Irish technology transfer initiative receives €34.5m for phase three

17 Jan 2017

From left: Director of Knowledge Transfer Ireland, Alison Campbell; Minister for Training, Skills and Innovation, John Halligan, TD; Enterprise Ireland’s divisional manager for research and innovation, Gearóid Mooney. Image: Colm Mahady/Fennells

Ireland’s knowledge transfer system is changing, with a fresh injection of €34.5m to handle the third stage of the Technology Transfer Strengthening Initiative in the country.

Aimed at simplifying the process between industry and research, the Technology Transfer Strengthening Initiative (TTSI) is beginning a new five-year phase.

TTSI is a 10-year-old Enterprise Ireland programme that financially supports research organisations throughout the country, helping them protect their intellectual property.

Managed by Knowledge Transfer Ireland (KTI), it helps to connect research institutes with industry, providing a link to help licence and research agreements get off the ground.

The programme provides funding to technology transfer offices that support research institutions, aiding development of the knowledge transfer profession and the work it does. In doing so, the programme claims to act as an accelerator for commercialisation of research that would not otherwise be possible.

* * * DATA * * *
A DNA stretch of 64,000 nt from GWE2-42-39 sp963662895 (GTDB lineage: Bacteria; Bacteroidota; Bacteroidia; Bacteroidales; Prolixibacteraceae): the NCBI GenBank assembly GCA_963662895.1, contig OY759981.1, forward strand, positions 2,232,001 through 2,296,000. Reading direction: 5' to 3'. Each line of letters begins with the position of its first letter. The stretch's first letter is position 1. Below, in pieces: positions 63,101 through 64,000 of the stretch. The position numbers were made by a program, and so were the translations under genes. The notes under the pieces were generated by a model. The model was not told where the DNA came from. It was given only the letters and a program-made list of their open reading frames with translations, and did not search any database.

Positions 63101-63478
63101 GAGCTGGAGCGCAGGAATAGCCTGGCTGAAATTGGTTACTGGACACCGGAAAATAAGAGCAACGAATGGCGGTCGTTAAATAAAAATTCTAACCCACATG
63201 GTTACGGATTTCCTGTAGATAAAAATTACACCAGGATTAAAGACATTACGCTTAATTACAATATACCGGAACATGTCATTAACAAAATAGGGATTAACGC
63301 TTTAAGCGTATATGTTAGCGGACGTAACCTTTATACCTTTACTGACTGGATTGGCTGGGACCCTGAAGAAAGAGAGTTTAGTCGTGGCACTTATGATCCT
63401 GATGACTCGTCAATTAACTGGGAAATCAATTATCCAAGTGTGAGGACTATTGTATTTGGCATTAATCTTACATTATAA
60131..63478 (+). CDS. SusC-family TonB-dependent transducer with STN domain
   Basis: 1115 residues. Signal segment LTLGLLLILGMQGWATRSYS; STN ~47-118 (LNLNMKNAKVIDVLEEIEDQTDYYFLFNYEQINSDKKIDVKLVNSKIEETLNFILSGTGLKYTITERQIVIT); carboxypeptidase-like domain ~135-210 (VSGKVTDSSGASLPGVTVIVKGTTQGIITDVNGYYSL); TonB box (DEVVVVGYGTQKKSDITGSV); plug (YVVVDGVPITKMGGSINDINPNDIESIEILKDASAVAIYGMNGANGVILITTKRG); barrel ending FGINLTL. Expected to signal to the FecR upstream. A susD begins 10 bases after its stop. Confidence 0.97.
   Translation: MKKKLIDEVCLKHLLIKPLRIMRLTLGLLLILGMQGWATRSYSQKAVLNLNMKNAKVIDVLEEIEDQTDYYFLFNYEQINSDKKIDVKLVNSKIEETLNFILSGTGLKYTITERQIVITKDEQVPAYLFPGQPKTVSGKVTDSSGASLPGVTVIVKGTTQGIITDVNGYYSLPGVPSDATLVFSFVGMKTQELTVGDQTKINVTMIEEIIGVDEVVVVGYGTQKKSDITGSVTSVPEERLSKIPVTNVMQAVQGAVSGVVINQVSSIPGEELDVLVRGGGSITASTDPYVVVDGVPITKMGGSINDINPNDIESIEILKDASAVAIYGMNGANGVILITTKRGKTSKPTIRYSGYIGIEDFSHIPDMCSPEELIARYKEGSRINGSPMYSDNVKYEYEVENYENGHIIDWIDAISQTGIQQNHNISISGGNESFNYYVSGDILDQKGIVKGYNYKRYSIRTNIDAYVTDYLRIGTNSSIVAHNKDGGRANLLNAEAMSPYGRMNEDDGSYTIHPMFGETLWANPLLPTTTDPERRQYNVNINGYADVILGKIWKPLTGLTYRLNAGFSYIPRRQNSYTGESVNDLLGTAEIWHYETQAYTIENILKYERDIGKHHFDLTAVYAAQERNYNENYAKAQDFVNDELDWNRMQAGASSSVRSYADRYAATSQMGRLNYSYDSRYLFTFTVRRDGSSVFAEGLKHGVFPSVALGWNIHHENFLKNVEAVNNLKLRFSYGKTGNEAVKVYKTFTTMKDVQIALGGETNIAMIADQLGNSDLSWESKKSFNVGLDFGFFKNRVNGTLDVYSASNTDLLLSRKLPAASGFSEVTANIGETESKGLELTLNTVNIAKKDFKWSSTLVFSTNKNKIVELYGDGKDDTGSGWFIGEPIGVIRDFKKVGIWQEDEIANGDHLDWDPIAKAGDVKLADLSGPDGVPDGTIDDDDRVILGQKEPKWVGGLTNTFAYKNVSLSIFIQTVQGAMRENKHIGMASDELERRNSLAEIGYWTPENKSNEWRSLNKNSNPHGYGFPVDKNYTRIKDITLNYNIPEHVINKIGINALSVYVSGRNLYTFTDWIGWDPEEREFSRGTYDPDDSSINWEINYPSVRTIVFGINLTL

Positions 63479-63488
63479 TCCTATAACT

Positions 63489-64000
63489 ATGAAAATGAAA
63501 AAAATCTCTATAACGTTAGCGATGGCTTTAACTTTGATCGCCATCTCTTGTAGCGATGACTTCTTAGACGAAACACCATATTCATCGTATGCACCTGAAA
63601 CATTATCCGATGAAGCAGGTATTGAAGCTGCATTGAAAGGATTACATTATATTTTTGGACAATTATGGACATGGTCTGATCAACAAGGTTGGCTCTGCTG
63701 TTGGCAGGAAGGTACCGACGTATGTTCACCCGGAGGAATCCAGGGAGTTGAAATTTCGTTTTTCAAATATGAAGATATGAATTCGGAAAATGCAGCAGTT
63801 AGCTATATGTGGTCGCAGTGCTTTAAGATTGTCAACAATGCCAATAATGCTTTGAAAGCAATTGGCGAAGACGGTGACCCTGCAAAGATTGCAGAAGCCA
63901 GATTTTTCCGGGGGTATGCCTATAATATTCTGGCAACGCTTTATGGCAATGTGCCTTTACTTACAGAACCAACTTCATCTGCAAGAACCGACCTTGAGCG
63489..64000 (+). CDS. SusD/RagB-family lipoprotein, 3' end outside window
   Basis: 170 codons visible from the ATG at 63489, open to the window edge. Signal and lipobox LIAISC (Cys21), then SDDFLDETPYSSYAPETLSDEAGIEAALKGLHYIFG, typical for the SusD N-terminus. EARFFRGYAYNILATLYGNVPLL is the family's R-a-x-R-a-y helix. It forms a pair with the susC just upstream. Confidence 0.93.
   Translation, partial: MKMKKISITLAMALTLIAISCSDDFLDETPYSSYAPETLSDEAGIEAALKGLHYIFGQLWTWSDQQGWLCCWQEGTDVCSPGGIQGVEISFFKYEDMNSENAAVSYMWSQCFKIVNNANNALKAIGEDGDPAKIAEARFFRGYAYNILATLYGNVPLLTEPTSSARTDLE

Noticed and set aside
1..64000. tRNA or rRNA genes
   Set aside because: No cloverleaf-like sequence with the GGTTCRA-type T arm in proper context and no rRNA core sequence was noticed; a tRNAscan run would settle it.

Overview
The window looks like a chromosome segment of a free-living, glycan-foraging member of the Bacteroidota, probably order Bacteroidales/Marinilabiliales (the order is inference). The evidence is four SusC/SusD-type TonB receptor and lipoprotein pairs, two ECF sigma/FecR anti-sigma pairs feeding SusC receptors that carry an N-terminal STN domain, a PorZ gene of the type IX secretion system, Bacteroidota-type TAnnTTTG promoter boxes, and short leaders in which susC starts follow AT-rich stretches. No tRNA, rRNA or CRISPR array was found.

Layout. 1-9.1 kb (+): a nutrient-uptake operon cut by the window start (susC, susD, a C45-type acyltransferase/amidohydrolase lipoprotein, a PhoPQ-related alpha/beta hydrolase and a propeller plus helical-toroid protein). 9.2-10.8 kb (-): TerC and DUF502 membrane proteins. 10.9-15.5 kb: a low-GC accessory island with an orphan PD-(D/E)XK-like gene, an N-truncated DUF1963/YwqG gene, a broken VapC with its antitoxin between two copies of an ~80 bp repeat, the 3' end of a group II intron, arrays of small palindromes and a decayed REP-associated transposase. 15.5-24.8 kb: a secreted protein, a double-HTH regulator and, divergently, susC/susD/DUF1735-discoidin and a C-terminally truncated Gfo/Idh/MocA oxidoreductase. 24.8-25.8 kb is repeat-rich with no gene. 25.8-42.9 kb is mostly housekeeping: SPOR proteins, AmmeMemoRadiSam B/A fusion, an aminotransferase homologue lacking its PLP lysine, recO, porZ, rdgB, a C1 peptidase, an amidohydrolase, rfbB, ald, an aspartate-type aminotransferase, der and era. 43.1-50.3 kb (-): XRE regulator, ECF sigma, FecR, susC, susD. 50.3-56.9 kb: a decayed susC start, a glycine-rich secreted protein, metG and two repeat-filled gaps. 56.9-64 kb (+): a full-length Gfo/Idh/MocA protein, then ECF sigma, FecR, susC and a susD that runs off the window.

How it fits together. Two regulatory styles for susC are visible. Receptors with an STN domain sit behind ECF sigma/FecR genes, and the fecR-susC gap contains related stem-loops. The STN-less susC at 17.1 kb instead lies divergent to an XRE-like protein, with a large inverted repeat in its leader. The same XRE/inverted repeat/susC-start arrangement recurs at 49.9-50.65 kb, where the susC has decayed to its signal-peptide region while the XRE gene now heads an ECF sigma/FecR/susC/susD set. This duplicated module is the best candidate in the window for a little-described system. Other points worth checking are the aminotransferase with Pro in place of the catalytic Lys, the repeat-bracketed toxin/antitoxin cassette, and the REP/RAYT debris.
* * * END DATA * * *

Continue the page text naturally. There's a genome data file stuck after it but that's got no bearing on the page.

KTI has helped 31 spin-out companies through its activities, though the hundreds of research agreements (748) and licensing agreements (206) is perhaps a better example of its work.

Alison Campbell, director of KTI, spoke of her happiness that the programme has been backed for a further five years, noting Ireland’s “tremendous strides” in this area to date.

“This round of funding will build on this success and help deliver stronger resources in the field,” she said.

“With support now in place until 2021, I am confident we can further develop the process of research commercialisation and work with our partners in industry to make it as simple and accessible as possible.”

The latest phase of the programme will enable an interface of skilled and experienced people within research-performing organisations. The funding will ensure ongoing commercialisation of publicly funded research,“including the development of richer and more attractive industry-investor IP portfolios”.

An example of what the programme has achieved came in December, when Origin Enterprises and University College Dublin established a research partnership worth almost €18m. Between them, the duo hope to create crop models which incorporate data analytical approaches that optimise sustainable crop performance.

Elsewhere, DIT Hothouse spin-out Kastus raised €1.5m in investment the same month, with Atlantic Bridge involved.

Gordon Hunt was a journalist with Silicon Republic